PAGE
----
Advice on Food and Wine pairing: Just Relax

foodHere’s a great quote by Wine Spectator’s Matt Kramer, from an article on December 7, 2010: “Good wines can take care of themselves if seated next to a food partner that’s the least bit sociable.”

He was writing about what appears to be a growing obsession, often fueled by a Search-for-the-Hole-Grail ardor, to create the perfect wine and food pairing. Sommeliers and wine lovers have gone to incredible lengths to match every possible nuance of a dish with an accompanying wine. It can get kinda ludicrous, as they concoct ever-more-bizarre combinations of ingredients and choose obscure wine varietals.

Well, I’m with Matt. Mind you, I too have thrown out more than my share of suggested pairings, because as a wine retailer I’m frequently asked the question, “Which wine should I buy to go with tonight’s blah blah?”  I also plan and host wine and food pairing dinners, where I wax eloquent about the unique and perfect compatibility of each pairing.

But when I go home at night, I don’t waste any time worrying about what I’m drinking with dinner. In fact, I follow a very predictable pattern: while I’m cooking, I’ll sip on a Chardonnay, hopefully well-balanced with just a bit of oak and a snappy finish. My spouse chooses a crisper white for the cooking session, usually a New Zealand style Sauv Blanc with enough acid to turn my mouth inside out.

When we sit down to eat, we always have a red on the table, even if we’re eating fish or something else I would counsel customers to avoid.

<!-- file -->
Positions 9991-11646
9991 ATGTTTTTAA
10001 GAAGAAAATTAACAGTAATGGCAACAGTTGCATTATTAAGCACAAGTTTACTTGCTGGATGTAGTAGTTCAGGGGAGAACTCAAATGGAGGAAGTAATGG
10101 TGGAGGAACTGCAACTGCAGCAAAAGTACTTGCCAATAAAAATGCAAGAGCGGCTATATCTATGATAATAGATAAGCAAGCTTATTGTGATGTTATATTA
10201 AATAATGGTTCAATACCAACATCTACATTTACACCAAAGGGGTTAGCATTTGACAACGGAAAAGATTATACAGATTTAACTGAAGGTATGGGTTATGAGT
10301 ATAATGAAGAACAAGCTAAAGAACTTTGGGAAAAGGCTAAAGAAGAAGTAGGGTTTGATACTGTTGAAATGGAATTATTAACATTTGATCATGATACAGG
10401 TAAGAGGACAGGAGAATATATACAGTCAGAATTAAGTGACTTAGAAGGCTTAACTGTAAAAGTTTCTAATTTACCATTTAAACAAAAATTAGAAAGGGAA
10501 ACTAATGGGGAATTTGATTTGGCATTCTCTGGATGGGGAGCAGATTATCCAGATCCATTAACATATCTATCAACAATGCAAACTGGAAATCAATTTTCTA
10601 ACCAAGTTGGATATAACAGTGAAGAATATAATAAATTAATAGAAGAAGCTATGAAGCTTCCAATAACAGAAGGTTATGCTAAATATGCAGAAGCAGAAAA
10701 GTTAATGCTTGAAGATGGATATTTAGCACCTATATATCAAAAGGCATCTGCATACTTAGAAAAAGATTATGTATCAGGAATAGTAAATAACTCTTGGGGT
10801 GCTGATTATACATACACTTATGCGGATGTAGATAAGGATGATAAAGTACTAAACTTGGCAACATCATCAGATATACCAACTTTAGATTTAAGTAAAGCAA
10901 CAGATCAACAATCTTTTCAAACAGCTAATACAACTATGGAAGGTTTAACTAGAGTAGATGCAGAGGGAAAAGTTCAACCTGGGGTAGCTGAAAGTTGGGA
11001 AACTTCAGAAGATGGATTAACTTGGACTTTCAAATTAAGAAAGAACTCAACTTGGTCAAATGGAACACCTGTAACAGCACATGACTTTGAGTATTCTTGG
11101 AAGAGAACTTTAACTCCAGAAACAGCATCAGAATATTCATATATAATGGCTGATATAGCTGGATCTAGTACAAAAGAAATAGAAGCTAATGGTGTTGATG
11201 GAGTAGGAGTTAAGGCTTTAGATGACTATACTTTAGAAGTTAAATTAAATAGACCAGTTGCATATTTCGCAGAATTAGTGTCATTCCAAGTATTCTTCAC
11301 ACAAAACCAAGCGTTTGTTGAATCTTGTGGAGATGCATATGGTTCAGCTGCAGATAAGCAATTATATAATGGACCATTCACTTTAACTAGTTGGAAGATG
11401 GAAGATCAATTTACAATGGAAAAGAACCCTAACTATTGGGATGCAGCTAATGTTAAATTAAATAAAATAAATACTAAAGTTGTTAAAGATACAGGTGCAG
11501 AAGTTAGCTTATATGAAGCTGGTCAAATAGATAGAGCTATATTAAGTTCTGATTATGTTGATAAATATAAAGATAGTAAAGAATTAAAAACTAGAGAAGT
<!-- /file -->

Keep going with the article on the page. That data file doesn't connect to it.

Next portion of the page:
Why? Because we like it.

And because it’s our habit.

Yes, we’re all creatures of habit, because it’s just too darn much work to figure out complicated choices every night after work, when we just want to kick back and enjoy something reasonably good.

We all follow our established patterns until something comes along and bumps us off course. We might see one of those food shows on TV, where exciting and seductive hosts make food and wine seem so sexy. Naturally, we want to get in on the action, so we briefly get caught up in the Pairing Frenzy.

Or maybe we briefly lose our minds and decide to host a dinner party for people who frankly intimidate us with their sophistication and erudition. We’re scared into creating a five-star, gourmet wine and food extravaganza, and work very hard to pull it all off.

But sooner or later (usually sooner), we slip back into our habits. I reach for the cutting boards and the Chardonnay, and grab a Pinot Noir for our white fish. And you know what? It works just fine. We like it. Even if a Sommellier would turn up his nose at us.


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